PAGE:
If one has long terms debts, it would be permitted to deduct up to a year’s worth of repayments, and not the entire debt.

As such, one would: [1] calculate all of one’s zakatable assets — gold, silver, cash/savings, money lent out, trade goods, stocks, and so on — and [2] deduct one’s debts and immediate expenses (up to a month). Thereafter, if one was in possession of the zakatable minimum (nisab), it would be obligatory to pay zakat.

[Ibn `Abidin, Radd al-Muhtar; Kasani, Badai` al-Sanai`]

Please see: Zakat: How to Calculate and Who to Give It to

And: Zakat & Long Term Debts

And Allah alone gives success.


Tabraze Azam

Checked & Approved by Faraz Rabbani

Paying Off Debts of the Deceased

Answered by Shaykh Faraz A. Khan

Question: It is a question about paying off debt for the dead. I am sorry that the question became too long to explain.

My sister’s husband passed away two days ago at the age of 46, leaving behind two kids(age of 2 and 5).

After hearing from my friend about the importance of paying of all debts of the dead – i came up with a handful of people from whom my brother-in-law borrowed money.

He borrowed a pretty big amount of money from my mother. And i cannot advise her to withdraw her ownership from it – neither i can tell my sister to pay off the debt to my mother(as my sister does not have any income).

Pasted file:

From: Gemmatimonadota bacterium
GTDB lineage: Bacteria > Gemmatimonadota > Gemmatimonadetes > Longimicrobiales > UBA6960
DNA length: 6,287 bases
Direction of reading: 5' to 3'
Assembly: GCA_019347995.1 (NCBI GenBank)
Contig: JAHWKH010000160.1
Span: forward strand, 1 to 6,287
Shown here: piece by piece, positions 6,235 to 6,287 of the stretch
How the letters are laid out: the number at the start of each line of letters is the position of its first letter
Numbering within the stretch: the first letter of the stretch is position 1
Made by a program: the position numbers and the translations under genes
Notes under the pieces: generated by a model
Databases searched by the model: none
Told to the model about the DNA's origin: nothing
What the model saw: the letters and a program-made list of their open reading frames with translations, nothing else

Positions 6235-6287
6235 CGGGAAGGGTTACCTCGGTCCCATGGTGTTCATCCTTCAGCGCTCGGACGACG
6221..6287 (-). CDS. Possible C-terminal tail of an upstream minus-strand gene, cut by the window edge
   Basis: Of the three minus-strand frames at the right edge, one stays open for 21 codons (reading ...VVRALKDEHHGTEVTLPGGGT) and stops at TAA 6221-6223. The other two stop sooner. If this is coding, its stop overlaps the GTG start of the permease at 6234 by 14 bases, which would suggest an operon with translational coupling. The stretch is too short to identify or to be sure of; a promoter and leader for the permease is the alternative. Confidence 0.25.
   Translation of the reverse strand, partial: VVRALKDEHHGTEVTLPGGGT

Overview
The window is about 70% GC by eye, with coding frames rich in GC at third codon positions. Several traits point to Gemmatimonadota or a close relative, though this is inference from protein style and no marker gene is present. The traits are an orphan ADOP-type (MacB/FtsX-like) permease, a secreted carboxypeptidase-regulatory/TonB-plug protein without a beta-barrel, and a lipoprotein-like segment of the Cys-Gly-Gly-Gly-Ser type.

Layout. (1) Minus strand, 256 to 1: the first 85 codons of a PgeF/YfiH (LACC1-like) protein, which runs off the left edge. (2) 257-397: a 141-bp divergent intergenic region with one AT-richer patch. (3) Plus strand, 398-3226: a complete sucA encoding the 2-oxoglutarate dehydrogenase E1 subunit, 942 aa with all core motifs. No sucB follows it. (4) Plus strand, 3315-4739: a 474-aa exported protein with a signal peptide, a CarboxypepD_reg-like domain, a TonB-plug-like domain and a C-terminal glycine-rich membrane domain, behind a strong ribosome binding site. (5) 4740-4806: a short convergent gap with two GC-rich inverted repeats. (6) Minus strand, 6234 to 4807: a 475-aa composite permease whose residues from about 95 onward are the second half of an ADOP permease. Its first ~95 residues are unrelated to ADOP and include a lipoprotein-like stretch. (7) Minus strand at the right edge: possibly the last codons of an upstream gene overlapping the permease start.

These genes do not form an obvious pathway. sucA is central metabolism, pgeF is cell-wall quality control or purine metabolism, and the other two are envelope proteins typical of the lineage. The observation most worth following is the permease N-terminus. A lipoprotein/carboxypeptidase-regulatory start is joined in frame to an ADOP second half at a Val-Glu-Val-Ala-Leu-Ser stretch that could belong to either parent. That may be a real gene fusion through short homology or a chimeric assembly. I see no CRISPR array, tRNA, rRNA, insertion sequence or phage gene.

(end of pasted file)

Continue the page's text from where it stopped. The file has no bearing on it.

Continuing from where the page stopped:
What should i do? I am in need to sort it out quickly as the soul will not be in rest until the loans are paid off.

To explain more, my brother-in-law purchased a property from the money he borrowed from my mother(where he lived since March 2011). With the 50 – 50 ownership between the two. With an agreement that – he will keep paying a lump sum money every month (50% of the supposed rent income) until he is able to pay off the total borrowed money all together.

Answer: Assalamu alaikum warahmatullah,

I pray this finds you in the best of health and states.

Aside from basic funeral expenses, the first financial priority of the deceased’s estate is to pay off all debts, even if their payment takes up the entire estate.

So use all of his estate to pay off the debts. If this is not sufficient and there are still debts remaining, then the debtors will simply not receive their money due. If one or more of the deceased’s heirs volunteers to pay off the remaining debts, then that is a good deed that will be rewarded by Allah. However, it is by no means an obligation on the part of the heirs, but rather a recommended act.

[Maydani, Lubab]

And Allah knows best.

Checked & Approved by Faraz Rabbani

Women, Debts, and Marriage

In this video, Shaykh Faraz relates an interesting anecdote relating to marriage contracts during the question and answer session at the 23rd Annual conference hosted by the Islamic Council of New England at Boston University. This years conference centered on Islamic Finance and Shaykh Faraz presented two sessions: one on the definition of riba and the other on the question of the permissibility of conventional insurance.